I finished reading the sequel to Dies the Fire, the Protector's War, last weekend as I rudely read during the Con's elections meeting in Harrisburg. [Jessica, it's a shame you don't come to these any more. There was discussion of Federal Reserve policy and the ramifications of the coming replacement of Greenspan in the context of non-profit financial decisions. I plagarized your opinions shamelessly. The elections themselves were something of a waste, as there was very little of controversy, and what controversy there were elicited long-winded opinions from what seemed like every member present. At great length.] The first book was very much a stand-alone affair - it ended quite solidly, and sufficed unto itself. The sequel, on the other hand, is quite explicitly a serial affair, and ends on an annoyingly vague rising note, with the actual fate of several characters unstated but quite definite. Stirling just didn't want to *tell* us before we went on the the next book in what is apparently going to be a trilogy. Bah.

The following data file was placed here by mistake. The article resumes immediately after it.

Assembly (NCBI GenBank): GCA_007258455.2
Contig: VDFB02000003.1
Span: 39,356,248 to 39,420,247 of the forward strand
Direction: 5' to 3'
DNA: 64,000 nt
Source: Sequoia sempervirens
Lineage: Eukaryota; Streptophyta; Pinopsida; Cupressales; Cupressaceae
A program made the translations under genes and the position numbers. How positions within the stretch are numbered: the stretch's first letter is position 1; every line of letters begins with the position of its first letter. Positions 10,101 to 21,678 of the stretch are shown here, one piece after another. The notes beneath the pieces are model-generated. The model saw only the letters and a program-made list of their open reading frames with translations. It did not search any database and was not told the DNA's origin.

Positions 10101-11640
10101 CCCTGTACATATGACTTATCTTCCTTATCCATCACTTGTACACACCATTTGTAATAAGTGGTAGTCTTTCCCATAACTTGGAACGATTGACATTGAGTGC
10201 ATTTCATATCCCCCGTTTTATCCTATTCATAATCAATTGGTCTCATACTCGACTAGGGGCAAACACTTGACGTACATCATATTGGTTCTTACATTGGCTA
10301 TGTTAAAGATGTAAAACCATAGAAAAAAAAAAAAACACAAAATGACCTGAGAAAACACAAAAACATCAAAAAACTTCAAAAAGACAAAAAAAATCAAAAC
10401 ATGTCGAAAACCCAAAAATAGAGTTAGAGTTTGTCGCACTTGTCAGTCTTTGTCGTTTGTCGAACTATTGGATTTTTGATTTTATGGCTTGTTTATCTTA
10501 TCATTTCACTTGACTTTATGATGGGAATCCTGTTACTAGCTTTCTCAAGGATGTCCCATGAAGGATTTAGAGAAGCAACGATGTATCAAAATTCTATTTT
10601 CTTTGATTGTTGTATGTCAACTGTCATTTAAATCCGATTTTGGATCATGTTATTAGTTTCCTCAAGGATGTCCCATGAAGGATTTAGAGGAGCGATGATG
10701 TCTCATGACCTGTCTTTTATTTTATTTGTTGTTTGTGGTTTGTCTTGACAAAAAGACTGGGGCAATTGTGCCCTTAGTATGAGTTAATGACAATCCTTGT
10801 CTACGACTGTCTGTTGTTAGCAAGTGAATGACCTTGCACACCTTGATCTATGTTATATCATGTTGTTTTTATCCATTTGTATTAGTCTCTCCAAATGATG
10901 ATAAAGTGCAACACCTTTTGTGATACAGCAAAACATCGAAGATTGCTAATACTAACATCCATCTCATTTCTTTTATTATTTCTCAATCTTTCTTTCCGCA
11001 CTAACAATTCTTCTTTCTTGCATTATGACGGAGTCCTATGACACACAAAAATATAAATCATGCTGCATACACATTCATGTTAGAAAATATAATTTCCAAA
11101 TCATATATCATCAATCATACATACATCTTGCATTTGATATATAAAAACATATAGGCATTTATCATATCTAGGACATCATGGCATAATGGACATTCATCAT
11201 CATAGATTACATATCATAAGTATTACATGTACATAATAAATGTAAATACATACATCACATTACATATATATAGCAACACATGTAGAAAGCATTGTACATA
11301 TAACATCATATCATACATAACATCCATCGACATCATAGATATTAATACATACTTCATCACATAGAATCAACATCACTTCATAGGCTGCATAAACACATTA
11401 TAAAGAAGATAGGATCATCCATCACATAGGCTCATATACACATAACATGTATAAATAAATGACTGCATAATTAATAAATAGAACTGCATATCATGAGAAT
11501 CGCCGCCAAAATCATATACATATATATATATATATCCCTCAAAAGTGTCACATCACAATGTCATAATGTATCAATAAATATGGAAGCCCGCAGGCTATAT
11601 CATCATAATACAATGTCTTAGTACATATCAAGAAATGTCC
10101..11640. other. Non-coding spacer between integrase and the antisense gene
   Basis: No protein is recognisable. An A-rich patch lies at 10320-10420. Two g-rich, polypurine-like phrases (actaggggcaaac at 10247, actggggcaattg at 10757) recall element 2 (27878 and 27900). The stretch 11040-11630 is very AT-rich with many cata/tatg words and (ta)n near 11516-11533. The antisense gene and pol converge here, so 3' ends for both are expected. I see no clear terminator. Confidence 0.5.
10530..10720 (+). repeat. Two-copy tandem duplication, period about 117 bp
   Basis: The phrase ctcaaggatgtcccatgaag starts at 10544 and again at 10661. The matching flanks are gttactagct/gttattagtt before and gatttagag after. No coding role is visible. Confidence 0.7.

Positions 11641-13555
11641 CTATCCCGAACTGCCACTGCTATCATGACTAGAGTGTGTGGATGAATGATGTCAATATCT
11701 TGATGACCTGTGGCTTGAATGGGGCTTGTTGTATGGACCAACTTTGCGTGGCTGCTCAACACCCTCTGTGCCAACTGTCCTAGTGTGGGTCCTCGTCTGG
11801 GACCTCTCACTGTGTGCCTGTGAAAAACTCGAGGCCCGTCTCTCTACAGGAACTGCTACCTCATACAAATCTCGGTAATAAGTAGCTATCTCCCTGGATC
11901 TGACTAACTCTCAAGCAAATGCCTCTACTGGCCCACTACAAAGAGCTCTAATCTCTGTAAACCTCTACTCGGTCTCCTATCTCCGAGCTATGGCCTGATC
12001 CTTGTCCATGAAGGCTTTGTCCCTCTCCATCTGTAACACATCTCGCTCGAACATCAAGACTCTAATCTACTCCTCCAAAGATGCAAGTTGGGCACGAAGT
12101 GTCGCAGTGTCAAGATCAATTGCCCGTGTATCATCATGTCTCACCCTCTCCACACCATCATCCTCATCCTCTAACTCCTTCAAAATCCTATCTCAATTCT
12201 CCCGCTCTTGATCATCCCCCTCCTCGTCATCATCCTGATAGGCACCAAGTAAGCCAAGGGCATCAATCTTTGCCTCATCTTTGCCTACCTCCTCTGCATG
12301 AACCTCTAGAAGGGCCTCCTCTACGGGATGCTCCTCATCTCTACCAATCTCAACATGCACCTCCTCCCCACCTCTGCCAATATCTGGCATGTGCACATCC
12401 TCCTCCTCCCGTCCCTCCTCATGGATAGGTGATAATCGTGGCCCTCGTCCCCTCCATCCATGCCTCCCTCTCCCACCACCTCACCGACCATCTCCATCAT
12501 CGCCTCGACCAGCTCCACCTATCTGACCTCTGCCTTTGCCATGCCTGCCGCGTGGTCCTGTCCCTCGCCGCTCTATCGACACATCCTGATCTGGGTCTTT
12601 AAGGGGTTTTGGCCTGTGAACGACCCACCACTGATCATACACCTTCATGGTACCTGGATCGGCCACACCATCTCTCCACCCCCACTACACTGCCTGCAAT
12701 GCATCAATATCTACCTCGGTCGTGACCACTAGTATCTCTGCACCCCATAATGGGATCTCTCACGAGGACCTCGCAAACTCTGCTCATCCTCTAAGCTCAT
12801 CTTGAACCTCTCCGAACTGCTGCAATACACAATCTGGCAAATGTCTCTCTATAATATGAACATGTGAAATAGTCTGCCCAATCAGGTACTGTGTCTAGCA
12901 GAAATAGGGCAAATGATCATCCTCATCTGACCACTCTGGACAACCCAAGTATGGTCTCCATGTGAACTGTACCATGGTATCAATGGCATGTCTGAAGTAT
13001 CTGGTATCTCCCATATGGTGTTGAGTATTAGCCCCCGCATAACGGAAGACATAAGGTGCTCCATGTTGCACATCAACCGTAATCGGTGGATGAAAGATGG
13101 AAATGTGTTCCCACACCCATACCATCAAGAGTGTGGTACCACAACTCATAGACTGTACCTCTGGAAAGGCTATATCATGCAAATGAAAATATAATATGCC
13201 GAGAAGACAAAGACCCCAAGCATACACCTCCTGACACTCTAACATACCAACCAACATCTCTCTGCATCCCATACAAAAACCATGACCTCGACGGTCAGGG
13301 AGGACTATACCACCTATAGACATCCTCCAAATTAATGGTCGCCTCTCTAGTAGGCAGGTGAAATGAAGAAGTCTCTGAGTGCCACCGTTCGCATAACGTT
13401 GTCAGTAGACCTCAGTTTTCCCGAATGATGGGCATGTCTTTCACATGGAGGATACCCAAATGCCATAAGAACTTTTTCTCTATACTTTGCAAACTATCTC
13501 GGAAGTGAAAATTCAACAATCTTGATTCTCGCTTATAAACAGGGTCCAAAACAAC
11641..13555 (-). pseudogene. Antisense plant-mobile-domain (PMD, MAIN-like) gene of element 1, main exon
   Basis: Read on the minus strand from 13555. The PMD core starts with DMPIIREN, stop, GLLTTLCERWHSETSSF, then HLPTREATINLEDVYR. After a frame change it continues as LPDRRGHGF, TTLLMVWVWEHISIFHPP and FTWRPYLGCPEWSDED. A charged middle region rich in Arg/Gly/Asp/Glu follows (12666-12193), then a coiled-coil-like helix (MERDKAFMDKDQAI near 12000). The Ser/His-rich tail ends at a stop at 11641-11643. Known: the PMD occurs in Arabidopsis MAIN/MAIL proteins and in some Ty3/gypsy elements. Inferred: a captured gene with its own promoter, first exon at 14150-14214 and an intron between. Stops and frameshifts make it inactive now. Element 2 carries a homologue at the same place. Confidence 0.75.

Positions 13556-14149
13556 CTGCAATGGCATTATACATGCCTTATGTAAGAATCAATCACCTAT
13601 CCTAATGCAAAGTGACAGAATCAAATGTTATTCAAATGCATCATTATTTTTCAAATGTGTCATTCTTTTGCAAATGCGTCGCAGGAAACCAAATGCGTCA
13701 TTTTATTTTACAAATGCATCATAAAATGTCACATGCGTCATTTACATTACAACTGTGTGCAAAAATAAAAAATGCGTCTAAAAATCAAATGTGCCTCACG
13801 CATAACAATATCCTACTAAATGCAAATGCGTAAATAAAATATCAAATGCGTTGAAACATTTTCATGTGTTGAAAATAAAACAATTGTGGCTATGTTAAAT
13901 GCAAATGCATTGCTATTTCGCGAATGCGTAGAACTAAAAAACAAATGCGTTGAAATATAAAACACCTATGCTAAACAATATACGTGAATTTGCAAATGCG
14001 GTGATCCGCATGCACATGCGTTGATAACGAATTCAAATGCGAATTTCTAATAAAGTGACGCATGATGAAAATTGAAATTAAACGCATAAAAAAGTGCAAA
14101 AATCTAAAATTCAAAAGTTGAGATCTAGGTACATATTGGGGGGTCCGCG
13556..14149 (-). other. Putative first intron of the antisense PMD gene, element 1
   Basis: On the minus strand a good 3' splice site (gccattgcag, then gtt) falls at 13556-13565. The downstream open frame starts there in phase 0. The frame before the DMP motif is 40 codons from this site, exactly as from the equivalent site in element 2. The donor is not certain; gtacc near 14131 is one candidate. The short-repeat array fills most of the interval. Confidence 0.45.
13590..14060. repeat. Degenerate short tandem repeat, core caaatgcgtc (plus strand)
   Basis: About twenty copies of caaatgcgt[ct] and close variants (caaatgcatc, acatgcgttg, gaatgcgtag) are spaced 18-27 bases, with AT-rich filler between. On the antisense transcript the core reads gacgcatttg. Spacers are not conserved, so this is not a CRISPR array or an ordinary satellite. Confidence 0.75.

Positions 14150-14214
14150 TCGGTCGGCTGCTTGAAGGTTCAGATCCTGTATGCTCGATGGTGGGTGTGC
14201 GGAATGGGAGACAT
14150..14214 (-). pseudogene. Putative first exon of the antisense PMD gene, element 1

Oh, and the new book establishes retroactively that the survival rate world-wide was less than 1%, not 10%. Seems rather exaggerated.